An independent anti-doping tribunal was convened at which Tharanga pleaded guilty, claiming he had taken some herbal remedy to ease discomfort caused by a long-standing shoulder injury.[40] The tribunal accepted that Tharanga "had no intention to enhance his sporting performance or to mask the use of another performance enhancing substance, but that he had failed to satisfy the high levels of personal responsibility implicit upon him as an international cricketer subject to anti-doping rules".[40] The tribunal found Tharanga guilty of breaching the ICC Anti-Doping Code and banned him from all cricket and cricket-related activities for a three-month period (9 May 2011 to 8 August 2011).[40][43][44]

International centuries[edit]

In his third Test match he scored his first Test Century in Shaheed Chandu Stadium, Bogra.[45] Tharanga made his ODI debut against West Indies in 2005. He scored his first ODI century back in 2005 against Bangladesh scoring 105 in R. Premadasa Stadium in Colombo.[46] His highest ODI score came in 2013 against India where he scored 174 Not out at Sabina Park, Kingston, Jamaica.[47] It's the second highest score by Sri Lankan in ODI after Sanath Jayasuriya's 189. As of 6 May 2017 Tharanga has scored three Test centuries and 15 ODI centuries.

References[edit]

  1. ^ "Chandimal to lead SL in Tests, Tharanga in shorter formats". ESPNcricinfo. Retrieved 11 July 2017. 
  2. ^ "Cricket: Mixed opinions on Provincial tournament". Sunday Times (Sri Lanka). 26 March 2018. Retrieved 27 March 2018. 
  3. ^ "All you need to know about the SL Super Provincial Tournament". Daily Sports. 26 March 2018. Retrieved 27 March 2018. 
  4. ^ "SLC Super Provincial 50 over tournament squads and fixtures". The Papare. Retrieved 27 April 2018. 
  5. ^ "2018 Super Provincial One Day Tournament: Galle Batting and Bowling Averages". ESPN Cricinfo. Retrieved 22 May 2018. 
  6. ^ "2018 Super Provincial One Day Tournament: Most Runs". ESPN Cricinfo. Retrieved 10 June 2018.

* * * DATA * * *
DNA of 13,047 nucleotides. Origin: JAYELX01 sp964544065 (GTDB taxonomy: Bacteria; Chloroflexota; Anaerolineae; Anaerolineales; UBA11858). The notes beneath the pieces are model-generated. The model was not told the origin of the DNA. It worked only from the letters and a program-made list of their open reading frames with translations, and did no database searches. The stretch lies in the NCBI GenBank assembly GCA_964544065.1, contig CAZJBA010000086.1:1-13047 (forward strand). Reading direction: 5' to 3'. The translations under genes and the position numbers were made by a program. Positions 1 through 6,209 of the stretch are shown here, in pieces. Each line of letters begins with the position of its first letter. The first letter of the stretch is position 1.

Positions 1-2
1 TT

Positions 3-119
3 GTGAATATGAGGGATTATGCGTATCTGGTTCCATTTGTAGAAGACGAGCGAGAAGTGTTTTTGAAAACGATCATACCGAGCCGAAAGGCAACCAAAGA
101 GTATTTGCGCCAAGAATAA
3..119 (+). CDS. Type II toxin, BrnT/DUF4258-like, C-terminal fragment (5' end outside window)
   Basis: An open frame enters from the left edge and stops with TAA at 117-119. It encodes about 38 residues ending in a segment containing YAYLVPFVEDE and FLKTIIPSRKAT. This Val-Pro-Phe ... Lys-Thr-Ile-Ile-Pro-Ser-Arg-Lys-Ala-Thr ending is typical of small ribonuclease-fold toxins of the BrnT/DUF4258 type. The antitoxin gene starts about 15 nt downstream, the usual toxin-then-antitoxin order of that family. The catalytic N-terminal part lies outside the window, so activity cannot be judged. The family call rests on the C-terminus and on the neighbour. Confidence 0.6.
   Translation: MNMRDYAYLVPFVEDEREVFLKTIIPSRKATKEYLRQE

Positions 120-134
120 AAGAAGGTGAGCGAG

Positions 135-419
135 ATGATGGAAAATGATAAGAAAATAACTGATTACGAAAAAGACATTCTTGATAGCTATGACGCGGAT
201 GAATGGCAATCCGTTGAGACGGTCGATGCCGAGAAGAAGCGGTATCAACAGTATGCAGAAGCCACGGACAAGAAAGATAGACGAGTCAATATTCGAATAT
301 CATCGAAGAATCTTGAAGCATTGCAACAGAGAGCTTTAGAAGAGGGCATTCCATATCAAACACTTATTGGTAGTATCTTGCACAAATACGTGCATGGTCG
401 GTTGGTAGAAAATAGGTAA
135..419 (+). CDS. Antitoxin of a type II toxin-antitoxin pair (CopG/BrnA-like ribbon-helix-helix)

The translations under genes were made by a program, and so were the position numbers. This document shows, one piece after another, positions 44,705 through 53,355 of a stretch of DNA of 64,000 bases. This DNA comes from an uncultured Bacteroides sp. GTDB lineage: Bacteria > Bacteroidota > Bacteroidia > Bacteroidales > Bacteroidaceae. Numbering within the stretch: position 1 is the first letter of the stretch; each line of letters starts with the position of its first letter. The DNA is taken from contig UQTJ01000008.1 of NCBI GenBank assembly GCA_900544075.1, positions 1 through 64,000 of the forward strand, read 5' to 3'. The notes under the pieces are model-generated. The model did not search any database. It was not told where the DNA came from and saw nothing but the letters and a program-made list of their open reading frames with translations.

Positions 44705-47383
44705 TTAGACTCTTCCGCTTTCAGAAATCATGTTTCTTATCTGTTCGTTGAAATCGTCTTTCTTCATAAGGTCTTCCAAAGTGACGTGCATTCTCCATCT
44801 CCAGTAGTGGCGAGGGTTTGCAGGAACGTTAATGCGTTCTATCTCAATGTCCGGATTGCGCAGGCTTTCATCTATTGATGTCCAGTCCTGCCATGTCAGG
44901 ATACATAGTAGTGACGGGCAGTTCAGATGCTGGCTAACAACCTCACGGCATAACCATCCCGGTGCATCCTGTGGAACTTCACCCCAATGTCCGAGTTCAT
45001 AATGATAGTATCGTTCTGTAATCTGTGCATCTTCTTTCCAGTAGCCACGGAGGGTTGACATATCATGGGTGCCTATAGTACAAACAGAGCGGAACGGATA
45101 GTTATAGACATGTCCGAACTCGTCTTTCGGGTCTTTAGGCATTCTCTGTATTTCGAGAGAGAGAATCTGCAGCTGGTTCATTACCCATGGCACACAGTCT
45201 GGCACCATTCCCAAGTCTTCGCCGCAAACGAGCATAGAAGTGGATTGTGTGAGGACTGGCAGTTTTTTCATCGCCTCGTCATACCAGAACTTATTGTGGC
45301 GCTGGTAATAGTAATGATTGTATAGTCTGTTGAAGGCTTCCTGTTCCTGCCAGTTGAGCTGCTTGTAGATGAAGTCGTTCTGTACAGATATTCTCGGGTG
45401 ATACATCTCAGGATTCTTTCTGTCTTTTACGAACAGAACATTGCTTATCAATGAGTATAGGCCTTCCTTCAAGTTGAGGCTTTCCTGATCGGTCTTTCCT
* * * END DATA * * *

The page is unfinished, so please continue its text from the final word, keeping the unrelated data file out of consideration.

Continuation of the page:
7. ^ "SLC T20 League 2018 squads finalized". The Papare. Retrieved 16 August 2018. 
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  13. ^ "Tharanga and Dilshan crush England". ESPNcricinfo. 
  14. ^ "Tharanga's best, India's worst, and a first in ODIs". ESPNcricinfo. 
  15. ^ "RECORDS / ONE-DAY INTERNATIONALS / BATTING RECORDS / FASTEST TO 4000 RUNS". ESPNcricinfo. 
  16. ^ "Tharanga called in as replacement for Sangakkara". Cricbuzz. 3 July 2015. 
  17. ^ "Tharanga replaces Sangakkara for third Test". ESPN Cricinfo. Retrieved 1 November 2016. 
  18. ^ "The longest gaps between Test centuries by a player (since World War 2)". ESPN Cricinfo. Retrieved 1 November 2016. 
  19. ^ "Mathews sidelined by 'multiple leg injuries'". ESPN Cricinfo. Retrieved 25 October 2016. 
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  41. ^ Pathirana, Saroj (8 June 2011). "Sri Lanka confirm Upul Tharanga dope test positive". BBC Sport. 
  42. ^ "Sri Lanka ministry confirms Tharanga failed dope test". 
  43. ^ "Sri Lanka's Upul Tharanga banned for three months for doping violation". The Guardian. 24 June 2011. 
  44. ^ "Sri Lanka opener Tharanga banned for three months after positive drug test". Daily Mail. 24 June 2011. 
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  47. ^ "West Indies Tri-Nation Series, 3rd Match: India v Sri Lanka at Kingston, Jul 2, 2013". ESPNcricinfo. Retrieved 6 May 2017.